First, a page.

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Reflections

by woon on 1 March, 2015 - 15:38
During Chinese New Year, it’s customary for mandarin oranges to be exchanged when visiting homes. The gifting of oranges to and fro signifies prosperity and other well wishes being shared to all and is a wonderful tradition I remember beyond the red packets, multitude of cookies and goodies during my favourite festive season. When growing up, I often recall my parents buying boxes of big luscious mandarin oranges, so much larger than the size of my palms and often shiny-looking while ever so fragrant. 
 
by woon on 18 December, 2014 - 04:53
I see will.i.am more as an innovator and disruptor beyond the music performer he is most known as. William Adams (born March 15, 1975), known by his stage name will.i.am (pronounced Will I Am) is the founding member of the hip-hop/pop band The Black Eyed Peas, famous for songs like “Where is the Love?”, “Let’s Get it Started”, “I Gotta Feeling” and more. He’s also released four solo albums and produced with an A-list of music artists.
 
by woon on 24 November, 2014 - 18:31
Today I had the privilege to be interviewed by Eugene Loh in his motivational programme A Slice of Life on 938LIVE radio station. I say privilege because Eugene himself has a high level of awareness and passionate about knowing his values and living by them.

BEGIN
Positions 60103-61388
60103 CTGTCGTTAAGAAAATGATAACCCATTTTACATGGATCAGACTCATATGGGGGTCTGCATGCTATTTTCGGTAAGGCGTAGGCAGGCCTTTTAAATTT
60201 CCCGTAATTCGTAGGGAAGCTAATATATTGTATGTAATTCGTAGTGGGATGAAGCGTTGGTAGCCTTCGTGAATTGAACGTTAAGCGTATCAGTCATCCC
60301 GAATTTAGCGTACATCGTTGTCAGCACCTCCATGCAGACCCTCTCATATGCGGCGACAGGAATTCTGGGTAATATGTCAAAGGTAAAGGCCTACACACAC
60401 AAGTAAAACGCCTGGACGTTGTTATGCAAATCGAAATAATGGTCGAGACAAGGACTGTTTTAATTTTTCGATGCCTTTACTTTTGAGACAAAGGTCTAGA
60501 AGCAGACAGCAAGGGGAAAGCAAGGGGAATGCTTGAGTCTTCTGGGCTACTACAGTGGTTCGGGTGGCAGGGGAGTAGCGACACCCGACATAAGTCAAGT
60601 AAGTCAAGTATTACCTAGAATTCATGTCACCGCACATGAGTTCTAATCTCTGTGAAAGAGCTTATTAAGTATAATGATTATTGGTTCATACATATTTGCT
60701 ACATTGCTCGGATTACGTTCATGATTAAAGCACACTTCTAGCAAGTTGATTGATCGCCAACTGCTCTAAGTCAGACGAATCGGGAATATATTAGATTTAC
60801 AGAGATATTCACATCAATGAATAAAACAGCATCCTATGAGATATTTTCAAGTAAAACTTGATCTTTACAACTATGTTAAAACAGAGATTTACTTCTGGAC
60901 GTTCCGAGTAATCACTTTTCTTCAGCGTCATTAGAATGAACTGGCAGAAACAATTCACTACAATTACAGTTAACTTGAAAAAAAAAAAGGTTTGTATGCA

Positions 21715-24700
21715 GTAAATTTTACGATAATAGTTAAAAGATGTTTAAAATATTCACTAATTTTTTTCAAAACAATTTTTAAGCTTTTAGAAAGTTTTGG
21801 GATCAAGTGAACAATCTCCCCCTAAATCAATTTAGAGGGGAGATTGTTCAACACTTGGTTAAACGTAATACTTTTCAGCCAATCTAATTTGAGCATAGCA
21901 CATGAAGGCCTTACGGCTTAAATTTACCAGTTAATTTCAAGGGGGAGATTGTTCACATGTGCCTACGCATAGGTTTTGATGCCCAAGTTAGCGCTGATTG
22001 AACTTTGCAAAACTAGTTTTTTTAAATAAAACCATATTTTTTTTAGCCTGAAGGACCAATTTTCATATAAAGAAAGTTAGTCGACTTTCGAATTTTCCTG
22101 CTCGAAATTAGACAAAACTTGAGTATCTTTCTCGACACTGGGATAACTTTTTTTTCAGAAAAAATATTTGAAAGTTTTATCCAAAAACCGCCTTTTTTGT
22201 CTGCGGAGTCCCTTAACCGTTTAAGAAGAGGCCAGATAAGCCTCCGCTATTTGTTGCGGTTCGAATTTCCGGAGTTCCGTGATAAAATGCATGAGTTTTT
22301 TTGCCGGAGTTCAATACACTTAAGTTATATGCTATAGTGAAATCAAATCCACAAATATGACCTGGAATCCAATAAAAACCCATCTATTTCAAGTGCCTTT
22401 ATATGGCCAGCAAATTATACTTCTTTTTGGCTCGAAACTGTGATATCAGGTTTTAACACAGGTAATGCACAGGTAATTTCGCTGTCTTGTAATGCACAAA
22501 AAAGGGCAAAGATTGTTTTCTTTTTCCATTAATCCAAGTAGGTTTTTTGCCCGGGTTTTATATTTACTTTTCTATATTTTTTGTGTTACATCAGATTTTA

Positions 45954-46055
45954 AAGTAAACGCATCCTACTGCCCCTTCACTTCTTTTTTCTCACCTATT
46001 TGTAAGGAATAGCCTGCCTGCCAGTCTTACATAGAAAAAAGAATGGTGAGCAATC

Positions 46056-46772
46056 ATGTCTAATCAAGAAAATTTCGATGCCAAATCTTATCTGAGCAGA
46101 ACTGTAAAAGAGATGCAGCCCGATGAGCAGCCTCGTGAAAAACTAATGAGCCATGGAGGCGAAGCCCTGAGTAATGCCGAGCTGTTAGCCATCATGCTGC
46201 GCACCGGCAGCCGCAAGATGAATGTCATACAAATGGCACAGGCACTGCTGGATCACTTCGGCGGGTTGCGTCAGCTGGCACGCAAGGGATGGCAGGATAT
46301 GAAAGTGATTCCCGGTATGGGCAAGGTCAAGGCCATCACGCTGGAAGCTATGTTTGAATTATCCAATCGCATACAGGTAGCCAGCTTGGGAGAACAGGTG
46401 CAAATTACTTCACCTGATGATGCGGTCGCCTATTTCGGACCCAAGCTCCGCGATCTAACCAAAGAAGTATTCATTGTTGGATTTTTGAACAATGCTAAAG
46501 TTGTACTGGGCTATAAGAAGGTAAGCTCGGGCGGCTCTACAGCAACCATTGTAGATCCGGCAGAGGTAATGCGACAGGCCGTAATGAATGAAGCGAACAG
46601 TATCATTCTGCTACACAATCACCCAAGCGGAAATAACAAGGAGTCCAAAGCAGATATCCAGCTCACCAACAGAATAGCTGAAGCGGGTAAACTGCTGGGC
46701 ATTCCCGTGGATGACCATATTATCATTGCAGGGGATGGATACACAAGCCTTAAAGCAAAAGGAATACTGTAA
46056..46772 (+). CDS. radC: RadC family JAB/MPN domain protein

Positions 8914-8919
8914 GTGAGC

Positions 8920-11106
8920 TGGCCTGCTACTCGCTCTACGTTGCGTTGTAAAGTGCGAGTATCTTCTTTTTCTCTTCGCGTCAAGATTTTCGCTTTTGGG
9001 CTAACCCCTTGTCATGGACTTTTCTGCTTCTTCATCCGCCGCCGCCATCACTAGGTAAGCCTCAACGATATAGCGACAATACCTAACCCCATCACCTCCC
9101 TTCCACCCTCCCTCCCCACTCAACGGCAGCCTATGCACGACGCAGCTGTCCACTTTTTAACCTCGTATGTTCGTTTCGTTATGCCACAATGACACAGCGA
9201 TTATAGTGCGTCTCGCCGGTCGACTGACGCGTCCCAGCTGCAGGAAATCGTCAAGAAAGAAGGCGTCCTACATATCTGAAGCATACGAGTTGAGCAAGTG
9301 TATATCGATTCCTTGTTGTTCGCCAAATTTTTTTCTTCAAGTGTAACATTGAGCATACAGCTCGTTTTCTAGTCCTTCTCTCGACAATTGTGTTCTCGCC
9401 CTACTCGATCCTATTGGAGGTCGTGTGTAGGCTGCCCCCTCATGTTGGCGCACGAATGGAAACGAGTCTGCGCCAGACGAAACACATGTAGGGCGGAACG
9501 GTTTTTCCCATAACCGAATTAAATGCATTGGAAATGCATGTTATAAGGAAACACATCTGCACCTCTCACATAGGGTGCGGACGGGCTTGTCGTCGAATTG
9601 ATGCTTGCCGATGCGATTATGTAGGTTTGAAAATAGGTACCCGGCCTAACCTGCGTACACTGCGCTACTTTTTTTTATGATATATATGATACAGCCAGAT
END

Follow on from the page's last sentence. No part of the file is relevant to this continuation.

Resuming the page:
My topic "The choices we make" centres around how our core values reflect what is important to us. We are motivated by our personal values and together with our beliefs, they are the causal factors that drive our decision-making.
 
by woon on 11 November, 2014 - 02:54
Khalil Gibran (sometimes spelled Kahlil) was a Lebanese artist, poet, and writer and the third best-selling poet of all time, behind Shakespeare and Laozi. He is undoubtedly my favourite poet and philosopher on life, love, lost and more. In his most famous book, The Prophet, Khalil Gibran offers the following prose poetry on children.
 
    On Children by Khalil Gibran
 
    Your children are not your children.
by woon on 27 October, 2014 - 08:10
“Brave” isn’t a word often associated with the workplace unless you do death-defying acts as part of your job (think Cirque du Soleil). My opinion is that being bold and determined are great sides of bravery and we mustn’t misunderstand that when someone says “take courage to speak up” it points to hastiness, risk and disastrous outcomes. I’ve had the privilege to discover with many clients that they err on the side of caution by only speaking when they are confident about the accuracy of what they are saying or when they absolutely have to.
by woon on 25 September, 2014 - 07:08
This is something I’ve felt strongly about since my first pregnancy and taking public transport in Singapore.
 
The idea is that we have better chance motivating a few “connectors” than motivating the general public to be more observant and give up their seats or do the right thing - which varies from moving in to make more boarding space, placing your bags on the floor to prevent “hitting” others, being more considerate by using headphones etc.
 

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